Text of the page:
Yet having learned who Mordecai’s people were, Haman scorned the idea of killing only Mordecai. Instead Haman looked for a way to destroy all Mordecai’s people, the Jews, throughout the whole kingdom of Xerxes. Esther 3:6
Mordecai refused to bow down to Haman. He would not give homage to someone serving the purposes of the kingdom of darkness. Haman could have killed Mordecai. That would have been enough of a crime but he also sought a way to get the most mileage out a single act of retaliation. Why kill just one Jew when thousands more could be annihilated!
Haman’s revenge could appear to be the retaliation of a wounded ego. It was much more than that. The enmity between Haman’s people, the Amalekites, and Mordecai’s people, the Jews, dated back to the time of the Exodus. The war between these two nations was so fierce that when God saw it, He declared that these two nations would always be at odds with one another. Haman’s hatred for Mordecai was fueled by a generational prejudice that was in his very blood.
Behind enmity of any kind, there’s always something bigger going on; something sinister in the spirit world that exacerbates seeds of discord. Satan loves division among people groups. He favors anything that God hates. God calls His children to unity; Satan calls his children to discord. God calls His children to love one another; Satan calls his children to kill and destroy. Whenever prejudice is not dealt with, it intensifies with each generation. Sin is never dormant. Left to itself, it will grow, giving Satan an opportunity to get even more mileage out of hatred.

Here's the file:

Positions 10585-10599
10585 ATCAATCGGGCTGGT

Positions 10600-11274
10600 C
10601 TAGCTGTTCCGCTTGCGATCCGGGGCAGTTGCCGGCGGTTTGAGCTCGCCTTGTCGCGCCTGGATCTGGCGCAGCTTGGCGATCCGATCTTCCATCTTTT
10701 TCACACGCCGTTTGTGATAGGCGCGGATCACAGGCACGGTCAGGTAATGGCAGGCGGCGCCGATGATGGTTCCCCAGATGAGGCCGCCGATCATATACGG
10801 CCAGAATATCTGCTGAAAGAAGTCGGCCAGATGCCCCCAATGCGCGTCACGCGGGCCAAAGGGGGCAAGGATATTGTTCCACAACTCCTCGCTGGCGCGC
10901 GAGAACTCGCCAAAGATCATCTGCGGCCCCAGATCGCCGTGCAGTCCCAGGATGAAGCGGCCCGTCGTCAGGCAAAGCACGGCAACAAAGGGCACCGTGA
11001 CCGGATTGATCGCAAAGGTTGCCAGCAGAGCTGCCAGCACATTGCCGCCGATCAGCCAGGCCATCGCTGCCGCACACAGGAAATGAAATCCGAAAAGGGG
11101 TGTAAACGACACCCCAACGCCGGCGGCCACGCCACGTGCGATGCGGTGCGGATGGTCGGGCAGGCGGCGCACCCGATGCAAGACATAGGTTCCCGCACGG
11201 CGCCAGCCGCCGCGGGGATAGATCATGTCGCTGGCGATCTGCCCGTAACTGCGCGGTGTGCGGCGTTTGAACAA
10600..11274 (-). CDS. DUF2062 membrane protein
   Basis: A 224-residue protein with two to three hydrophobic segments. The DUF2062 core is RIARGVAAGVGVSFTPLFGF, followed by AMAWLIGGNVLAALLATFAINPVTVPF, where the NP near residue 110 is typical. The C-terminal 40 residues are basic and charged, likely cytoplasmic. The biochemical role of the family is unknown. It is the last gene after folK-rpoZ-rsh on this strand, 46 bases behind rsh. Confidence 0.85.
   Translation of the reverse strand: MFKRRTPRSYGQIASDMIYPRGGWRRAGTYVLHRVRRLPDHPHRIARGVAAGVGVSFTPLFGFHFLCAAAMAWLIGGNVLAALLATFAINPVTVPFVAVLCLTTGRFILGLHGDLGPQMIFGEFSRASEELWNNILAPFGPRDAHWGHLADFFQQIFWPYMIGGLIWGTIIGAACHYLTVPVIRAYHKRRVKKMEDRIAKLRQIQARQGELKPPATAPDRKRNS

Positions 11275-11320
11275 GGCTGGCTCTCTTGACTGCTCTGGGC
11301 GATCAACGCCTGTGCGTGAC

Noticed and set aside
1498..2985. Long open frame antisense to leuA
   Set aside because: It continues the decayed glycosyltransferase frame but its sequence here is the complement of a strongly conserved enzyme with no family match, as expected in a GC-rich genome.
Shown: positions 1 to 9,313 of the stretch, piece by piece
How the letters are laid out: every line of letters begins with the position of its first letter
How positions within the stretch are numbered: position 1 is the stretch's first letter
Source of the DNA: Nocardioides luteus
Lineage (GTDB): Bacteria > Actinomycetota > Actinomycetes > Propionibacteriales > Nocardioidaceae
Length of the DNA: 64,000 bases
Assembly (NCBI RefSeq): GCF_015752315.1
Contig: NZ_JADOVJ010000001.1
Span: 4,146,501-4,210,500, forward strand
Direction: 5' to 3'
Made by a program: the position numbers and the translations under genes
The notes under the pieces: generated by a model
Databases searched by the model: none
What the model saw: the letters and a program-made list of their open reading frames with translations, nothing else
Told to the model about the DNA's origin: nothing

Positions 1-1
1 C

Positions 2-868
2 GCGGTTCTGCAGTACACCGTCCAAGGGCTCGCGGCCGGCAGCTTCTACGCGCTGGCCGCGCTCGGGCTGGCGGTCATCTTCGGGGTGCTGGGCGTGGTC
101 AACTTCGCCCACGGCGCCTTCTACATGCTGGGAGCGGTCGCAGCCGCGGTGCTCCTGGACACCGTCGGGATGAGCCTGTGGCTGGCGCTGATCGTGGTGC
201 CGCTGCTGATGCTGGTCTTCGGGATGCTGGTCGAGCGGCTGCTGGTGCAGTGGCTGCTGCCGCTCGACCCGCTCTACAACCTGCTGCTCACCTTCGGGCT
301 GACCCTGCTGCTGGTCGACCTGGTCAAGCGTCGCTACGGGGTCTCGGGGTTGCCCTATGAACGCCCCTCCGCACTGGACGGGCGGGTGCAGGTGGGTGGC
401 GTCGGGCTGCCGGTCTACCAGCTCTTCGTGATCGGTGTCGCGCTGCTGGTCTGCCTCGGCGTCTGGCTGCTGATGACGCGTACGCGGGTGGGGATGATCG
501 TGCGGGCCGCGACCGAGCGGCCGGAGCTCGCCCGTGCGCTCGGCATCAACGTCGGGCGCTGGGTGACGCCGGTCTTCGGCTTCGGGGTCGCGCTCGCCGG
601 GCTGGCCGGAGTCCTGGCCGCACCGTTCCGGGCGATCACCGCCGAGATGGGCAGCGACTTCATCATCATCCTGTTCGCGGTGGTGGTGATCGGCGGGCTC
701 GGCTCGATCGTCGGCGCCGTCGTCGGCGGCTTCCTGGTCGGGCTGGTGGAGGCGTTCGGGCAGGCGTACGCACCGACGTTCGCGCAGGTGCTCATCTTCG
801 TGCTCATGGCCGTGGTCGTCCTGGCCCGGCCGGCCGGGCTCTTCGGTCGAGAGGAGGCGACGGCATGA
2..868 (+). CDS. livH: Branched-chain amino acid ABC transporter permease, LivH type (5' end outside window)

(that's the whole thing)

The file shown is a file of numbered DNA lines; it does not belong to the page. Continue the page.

Prejudice still exists. Blacks against whites. Arabs against Jews. The North against the South. Old money against new money. The rich against the poor. But God would want me to personalize this even further. We are often born into homes with family prejudices. I was. There were feelings of animosity against a certain relative who, sadly, couldn’t do anything right to lessen the feelings of hatred. There was a prejudice against a neighbor who had acted foolishly years back. Their name couldn’t even be mentioned without the re-telling of their story of shame. It’s possible for us to hear family stories around the dinner table and feel a dislike for someone without a personal reason of our own. It’s in the blood, just as it was for Haman.
God is a God of reconciliation. Whenever prejudice can stop with us, let’s make this our holy ambition. Seeds of righteousness will be passed on to our children. A war, local or even international, might just be prevented if generational biases were healed at the foot of the cross.
Show me if there is anyone I would hate to see You bless. Then, I ask You to show me Your love for them. I will repent and end the war. In Jesus’ name, Amen.